Review: MINI Electric (2020)


Fun to drive. Interior just as premium as any other MINI.

Very firm ride. 145-mile range will deter some buyers.

MINI Electric (2020): At A Glance

While some manufacturers are taking radical approaches to launching electric cars, MINI is keeping it simple. The MINI Electric is essentially a three-door MINI Hatch, with its conventional powertrain ditched in favour of a 184PS electric motor and 32.6kWh battery pack.

You can choose various options to make it look more like an electric car if you wish (such as the unique plug-like alloy wheels or Energetic Yellow door mirrors), but as standard you’d be hard pushed to distinguish the MINI Electric from a petrol model, save for the lack of exhaust pipes.

The result is a car that should appeal to typical MINI buyers - you don't need to be an early-adopter to buy a MINI Electric. It's also just as fun to drive as a standard MINI, only with all the benefits of electric power, including instant acceleration and a lack of noise.

On the downside, it’s heavier than a normal MINI, meaning it thumps over bumps in the road, but it still provides that go-kart driving experience the brand is known for.

It feels just like a MINI inside, with lots of high-quality materials and quirky features. It's not a particularly practical car, although the batteries haven't hindered boot space at all, meaning there's more loadspace than a Honda E. Not that that's saying a lot.

The MINI Electric has value for money going for it, starting from £24,400 after the Government's plug-in car grant. That's for the pretty comprehensively equipped Level 1 model, equating to around £299 per month on finance. There are no cost options to choose from, either, making ordering a MINI Electric a refreshingly simple process.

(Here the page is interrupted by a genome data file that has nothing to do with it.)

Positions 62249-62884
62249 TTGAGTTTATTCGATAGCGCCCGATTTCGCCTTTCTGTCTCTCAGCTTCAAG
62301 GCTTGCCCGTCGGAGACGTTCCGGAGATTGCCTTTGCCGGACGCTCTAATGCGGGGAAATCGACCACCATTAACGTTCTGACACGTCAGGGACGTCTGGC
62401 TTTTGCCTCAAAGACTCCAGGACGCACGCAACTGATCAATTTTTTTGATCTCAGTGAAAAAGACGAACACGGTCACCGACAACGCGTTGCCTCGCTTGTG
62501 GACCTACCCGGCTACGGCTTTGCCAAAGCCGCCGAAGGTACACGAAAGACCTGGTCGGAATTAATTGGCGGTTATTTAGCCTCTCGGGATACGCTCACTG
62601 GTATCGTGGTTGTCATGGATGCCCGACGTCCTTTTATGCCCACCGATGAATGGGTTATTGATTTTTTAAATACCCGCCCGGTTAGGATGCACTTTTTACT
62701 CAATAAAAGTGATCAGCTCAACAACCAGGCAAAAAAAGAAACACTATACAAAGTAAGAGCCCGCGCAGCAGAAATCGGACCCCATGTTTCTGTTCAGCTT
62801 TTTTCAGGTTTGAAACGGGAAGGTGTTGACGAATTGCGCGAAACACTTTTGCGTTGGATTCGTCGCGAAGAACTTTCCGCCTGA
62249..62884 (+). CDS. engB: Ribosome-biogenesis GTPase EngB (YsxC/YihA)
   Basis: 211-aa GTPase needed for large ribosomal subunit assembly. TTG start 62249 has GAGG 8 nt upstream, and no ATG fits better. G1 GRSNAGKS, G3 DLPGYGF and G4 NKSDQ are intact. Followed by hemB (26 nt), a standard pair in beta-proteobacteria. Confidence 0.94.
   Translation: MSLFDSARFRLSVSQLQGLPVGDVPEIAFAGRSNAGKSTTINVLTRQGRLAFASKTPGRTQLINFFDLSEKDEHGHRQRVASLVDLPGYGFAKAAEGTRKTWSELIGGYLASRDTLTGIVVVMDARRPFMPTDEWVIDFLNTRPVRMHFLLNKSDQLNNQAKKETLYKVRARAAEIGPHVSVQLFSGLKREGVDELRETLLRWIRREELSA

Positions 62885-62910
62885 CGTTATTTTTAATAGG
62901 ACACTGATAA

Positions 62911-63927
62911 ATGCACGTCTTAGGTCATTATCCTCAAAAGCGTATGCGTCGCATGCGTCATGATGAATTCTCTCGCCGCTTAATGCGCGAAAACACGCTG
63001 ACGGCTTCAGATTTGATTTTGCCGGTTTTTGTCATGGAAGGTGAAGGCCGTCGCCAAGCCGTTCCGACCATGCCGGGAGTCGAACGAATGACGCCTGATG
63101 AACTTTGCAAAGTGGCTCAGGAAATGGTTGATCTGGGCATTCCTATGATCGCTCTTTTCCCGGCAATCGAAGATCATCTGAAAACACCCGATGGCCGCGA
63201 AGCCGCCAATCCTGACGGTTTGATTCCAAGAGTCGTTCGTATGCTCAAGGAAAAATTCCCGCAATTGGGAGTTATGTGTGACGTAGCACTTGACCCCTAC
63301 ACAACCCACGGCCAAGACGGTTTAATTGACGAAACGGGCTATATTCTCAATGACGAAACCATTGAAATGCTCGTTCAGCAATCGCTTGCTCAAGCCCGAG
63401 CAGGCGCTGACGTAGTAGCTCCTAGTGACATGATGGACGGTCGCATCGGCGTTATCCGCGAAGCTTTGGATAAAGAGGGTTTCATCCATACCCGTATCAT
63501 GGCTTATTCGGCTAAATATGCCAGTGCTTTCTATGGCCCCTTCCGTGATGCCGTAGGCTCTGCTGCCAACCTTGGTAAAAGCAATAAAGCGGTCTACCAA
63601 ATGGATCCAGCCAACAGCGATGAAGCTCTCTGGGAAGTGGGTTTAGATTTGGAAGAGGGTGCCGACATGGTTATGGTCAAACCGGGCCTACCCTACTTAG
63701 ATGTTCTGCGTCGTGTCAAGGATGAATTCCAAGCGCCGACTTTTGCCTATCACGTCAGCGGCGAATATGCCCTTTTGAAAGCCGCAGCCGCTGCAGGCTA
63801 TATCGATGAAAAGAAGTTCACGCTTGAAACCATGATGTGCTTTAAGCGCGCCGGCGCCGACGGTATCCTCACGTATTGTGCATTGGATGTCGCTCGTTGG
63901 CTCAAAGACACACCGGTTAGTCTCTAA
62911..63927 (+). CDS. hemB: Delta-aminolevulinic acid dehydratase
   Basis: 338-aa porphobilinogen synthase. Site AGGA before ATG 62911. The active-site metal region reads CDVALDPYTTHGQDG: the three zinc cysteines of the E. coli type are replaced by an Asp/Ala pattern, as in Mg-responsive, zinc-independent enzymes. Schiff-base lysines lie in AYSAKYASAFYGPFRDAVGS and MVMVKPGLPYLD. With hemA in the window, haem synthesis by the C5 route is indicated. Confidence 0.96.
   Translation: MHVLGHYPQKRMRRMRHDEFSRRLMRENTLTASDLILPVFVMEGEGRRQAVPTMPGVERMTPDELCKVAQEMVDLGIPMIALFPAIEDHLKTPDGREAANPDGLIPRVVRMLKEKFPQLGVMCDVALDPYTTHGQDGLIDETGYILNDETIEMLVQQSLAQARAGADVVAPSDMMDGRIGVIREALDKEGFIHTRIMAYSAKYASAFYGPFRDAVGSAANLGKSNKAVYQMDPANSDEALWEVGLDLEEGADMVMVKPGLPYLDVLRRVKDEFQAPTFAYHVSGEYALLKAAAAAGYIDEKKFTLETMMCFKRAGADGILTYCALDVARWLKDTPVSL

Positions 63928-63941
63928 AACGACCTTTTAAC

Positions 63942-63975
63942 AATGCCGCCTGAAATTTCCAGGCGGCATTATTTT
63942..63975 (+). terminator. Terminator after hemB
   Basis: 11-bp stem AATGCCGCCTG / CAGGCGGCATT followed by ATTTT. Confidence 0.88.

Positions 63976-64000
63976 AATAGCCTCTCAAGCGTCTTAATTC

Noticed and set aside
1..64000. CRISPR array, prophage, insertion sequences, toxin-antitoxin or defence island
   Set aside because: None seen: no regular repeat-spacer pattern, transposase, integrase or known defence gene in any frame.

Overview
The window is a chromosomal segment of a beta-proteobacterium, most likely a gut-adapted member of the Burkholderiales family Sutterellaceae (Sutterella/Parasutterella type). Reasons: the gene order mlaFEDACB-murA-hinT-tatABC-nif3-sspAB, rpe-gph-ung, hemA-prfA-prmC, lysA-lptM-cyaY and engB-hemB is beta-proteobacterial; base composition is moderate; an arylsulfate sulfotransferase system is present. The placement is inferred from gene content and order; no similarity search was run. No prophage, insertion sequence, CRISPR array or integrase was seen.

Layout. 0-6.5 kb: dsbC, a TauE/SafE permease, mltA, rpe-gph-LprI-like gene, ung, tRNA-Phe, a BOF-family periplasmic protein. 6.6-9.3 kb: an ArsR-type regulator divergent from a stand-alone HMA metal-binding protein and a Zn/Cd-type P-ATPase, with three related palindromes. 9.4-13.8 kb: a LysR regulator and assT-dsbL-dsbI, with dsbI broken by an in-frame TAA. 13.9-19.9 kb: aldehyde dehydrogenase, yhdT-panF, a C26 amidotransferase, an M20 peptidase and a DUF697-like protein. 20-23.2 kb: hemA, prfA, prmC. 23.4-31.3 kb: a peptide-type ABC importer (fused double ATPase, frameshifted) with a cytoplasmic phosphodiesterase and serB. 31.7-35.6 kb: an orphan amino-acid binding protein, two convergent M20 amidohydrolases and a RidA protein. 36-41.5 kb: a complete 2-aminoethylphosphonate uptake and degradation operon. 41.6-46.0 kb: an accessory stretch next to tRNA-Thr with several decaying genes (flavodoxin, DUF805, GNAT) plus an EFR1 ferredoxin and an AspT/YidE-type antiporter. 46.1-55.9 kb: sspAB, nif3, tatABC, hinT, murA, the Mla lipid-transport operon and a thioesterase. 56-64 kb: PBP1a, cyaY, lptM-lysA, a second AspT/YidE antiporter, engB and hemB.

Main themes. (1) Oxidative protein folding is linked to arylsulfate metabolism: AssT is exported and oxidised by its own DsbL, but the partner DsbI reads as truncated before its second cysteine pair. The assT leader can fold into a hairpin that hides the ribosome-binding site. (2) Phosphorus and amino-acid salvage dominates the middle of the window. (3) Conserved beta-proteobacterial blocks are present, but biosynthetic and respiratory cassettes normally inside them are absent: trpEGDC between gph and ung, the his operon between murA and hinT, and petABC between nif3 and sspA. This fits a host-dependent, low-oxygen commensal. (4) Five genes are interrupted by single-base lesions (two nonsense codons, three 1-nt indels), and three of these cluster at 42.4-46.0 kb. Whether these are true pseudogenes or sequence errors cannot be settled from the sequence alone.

It's not a car that caters for long-distance driving, though. Officially it can travel up to 145 miles between charges, meaning you'll be feeling pretty anxious after around 100 miles. Fine for local driving, but you'll have to get acqainted with the public charging infrastructure if you wish to travel further afield.

What does a MINI Electric (2020) cost?

MINI Electric (2020): What's It Like Inside?

The MINI Electric’s interior is just as classy as you’d expect from a MINI. It feels well-built, with lots of soft-touch materials and retro design features.

One feature that’s unique to the Electric is the 5.5 digital display in place of conventional dials behind the steering wheel. This provides the usual necessary information such as speed as well as details on the battery’s charge levels and range remaining. It doesn't look as sharp as similar systems used in rivals, if we're being picky, but at least it's not overloaded with information.